• firm behind the knees whenever they are in a bent position.  If you forget how to firm behind your knees then just remind yourself by bending your knee as much as possible then put your hand behind your knee and try to squeeze your hand.  You should feel the muscles activate.  Take your hand away and see if you can reproduce the action.  
Remember not to firm too much.  Move slowly, tense less, stretch less, think less, and breathe less.  These things will help you move better.  

If you need more inspiration please take a look at this post from one of my teachers, Simon Borg Olivier,  doing part of our opening standing one legged sequence.  This sequence really helps to bring mobility and stability to the hips and helps our ankles and knees.

Appreciate that for him to do what he is doing with such ease we have to learn what we are doing first!

Link to his writings on this here:

He also gives some great extra details about the anatomical and physiological effects of what we do.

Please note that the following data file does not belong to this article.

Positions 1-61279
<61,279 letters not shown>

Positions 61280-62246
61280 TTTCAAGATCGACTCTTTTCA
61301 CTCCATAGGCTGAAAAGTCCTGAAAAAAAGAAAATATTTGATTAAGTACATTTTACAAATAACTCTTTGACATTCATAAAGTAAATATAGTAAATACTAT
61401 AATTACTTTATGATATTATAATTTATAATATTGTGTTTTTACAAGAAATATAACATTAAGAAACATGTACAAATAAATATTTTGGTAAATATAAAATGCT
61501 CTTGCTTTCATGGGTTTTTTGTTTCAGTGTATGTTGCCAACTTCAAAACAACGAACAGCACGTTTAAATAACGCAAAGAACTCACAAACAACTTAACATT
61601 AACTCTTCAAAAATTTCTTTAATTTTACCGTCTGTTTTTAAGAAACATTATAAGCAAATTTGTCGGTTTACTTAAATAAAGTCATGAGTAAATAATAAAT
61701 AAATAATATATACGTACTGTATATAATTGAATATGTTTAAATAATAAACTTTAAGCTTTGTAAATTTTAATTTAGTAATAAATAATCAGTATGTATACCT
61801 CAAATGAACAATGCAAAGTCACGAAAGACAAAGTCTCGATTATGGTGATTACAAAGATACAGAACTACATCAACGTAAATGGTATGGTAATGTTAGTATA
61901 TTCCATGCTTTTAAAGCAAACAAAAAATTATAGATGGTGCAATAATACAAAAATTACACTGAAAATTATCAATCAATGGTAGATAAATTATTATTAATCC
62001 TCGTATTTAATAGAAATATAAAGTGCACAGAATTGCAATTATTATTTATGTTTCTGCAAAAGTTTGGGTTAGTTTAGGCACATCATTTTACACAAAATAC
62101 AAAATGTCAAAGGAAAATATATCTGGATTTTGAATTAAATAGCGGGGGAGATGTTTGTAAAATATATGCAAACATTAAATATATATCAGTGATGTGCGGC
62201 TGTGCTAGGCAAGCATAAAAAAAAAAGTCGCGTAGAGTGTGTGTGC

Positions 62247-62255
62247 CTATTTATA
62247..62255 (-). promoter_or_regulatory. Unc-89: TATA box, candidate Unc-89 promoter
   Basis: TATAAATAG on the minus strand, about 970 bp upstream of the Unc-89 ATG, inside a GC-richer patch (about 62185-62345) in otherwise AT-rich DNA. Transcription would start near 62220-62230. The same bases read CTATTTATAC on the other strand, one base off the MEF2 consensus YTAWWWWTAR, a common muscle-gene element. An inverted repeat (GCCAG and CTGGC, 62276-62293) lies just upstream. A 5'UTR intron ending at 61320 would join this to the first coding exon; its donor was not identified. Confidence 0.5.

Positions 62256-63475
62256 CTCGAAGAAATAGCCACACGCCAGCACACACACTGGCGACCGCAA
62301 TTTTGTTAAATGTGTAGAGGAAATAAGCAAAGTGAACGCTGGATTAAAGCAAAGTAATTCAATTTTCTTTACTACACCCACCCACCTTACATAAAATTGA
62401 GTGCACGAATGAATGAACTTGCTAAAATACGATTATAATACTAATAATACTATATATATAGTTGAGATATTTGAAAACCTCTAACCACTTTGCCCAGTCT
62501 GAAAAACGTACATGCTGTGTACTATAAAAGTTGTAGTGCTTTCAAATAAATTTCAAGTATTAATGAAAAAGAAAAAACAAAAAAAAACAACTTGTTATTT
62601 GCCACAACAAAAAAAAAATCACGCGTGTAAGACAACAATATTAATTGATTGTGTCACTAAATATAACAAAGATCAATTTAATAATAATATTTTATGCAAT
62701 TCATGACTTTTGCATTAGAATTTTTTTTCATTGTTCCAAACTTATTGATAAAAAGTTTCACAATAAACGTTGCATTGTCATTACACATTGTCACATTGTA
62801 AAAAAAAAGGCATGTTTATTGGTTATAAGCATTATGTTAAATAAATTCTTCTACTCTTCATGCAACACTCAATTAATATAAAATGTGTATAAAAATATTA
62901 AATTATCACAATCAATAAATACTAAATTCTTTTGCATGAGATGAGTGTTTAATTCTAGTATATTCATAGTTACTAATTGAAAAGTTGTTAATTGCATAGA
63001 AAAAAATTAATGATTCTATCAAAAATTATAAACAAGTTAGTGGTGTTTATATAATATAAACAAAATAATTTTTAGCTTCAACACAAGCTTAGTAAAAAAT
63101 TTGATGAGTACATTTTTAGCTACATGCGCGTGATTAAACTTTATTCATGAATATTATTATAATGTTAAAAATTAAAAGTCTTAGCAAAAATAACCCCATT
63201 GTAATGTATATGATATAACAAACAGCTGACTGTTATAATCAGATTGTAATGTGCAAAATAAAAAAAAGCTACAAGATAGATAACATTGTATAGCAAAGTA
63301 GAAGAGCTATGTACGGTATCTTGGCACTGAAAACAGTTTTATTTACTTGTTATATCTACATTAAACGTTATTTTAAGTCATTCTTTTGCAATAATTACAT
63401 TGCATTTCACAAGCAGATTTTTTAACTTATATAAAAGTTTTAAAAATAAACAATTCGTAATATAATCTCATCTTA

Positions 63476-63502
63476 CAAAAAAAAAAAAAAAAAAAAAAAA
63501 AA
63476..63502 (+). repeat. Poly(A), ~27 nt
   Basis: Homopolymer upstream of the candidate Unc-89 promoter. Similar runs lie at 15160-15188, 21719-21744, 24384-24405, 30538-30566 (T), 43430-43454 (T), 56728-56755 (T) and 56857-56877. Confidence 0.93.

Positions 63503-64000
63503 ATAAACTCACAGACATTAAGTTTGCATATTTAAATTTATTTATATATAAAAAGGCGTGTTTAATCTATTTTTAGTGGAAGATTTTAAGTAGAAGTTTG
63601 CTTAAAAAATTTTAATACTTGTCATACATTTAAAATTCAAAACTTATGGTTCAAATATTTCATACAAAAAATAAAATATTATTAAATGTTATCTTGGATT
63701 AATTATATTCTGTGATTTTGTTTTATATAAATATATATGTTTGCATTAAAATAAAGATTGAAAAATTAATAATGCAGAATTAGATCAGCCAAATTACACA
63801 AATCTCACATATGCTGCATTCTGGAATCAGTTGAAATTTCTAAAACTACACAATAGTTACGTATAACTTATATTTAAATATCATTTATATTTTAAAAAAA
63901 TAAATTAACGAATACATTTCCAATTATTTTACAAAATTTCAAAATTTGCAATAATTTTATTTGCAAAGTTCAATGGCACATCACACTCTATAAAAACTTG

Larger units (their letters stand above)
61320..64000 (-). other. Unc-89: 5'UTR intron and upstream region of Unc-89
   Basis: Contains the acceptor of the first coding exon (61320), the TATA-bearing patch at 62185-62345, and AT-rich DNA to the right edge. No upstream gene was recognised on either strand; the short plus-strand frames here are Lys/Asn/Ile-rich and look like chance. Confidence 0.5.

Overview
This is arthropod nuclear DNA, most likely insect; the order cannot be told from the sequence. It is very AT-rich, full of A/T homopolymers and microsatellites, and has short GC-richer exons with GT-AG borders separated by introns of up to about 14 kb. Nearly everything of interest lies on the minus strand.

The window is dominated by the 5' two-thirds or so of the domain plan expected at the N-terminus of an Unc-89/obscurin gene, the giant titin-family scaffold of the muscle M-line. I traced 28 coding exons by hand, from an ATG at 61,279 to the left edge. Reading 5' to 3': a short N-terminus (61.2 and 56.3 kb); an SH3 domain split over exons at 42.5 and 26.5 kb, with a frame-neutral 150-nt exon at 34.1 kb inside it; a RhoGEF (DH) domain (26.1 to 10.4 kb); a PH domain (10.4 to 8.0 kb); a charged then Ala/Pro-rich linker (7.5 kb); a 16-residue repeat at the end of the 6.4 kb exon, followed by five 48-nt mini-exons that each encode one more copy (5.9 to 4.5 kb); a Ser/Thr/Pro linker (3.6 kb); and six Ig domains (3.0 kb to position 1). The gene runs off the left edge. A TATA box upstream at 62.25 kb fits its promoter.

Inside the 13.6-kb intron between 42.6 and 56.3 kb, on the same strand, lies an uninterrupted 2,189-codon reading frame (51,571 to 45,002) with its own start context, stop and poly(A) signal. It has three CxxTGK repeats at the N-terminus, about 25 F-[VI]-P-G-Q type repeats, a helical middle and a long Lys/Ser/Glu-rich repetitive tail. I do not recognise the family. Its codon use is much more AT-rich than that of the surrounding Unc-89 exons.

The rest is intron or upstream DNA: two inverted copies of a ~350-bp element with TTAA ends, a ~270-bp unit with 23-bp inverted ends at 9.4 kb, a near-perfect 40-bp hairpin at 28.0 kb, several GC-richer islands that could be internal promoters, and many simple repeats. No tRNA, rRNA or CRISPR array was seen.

Happy and safe practicing!

Tuesday Class Cancellations

Very sorry to do this.  I have taught through some pretty tough illnesses in the past but over the weekend came down with something.  I will not be having my Tuesday morning classes at the Lake or at Queanbeyan, although the lovely Rachel has organised a substitute for my Queanbeyan class.  I am working my best to be well by Wednesday for classes and will keep you updated here.

Saturday, 11 October 2014

Actions of Yoga: Week 1 Wrap Up (ankles, knees, and hips)

What a fabulous morning we had out on the lawn by Lake Burley Griffin learning some of the key actions of yoga.

The main emphasis this week was to figure out the types of movements we can generate in our feet, the basic movements of the hips, to understand some 'positioning basics' of feet and hips, and then to find ways to create action throughout our legs in standing postures.

From my perspective, it looked like everyone could feel the difference between a dull and sinking pose and was able to transform it into an active and lifting pose that generated warmth in the hips especially and lightness in the spine.  Excellent work!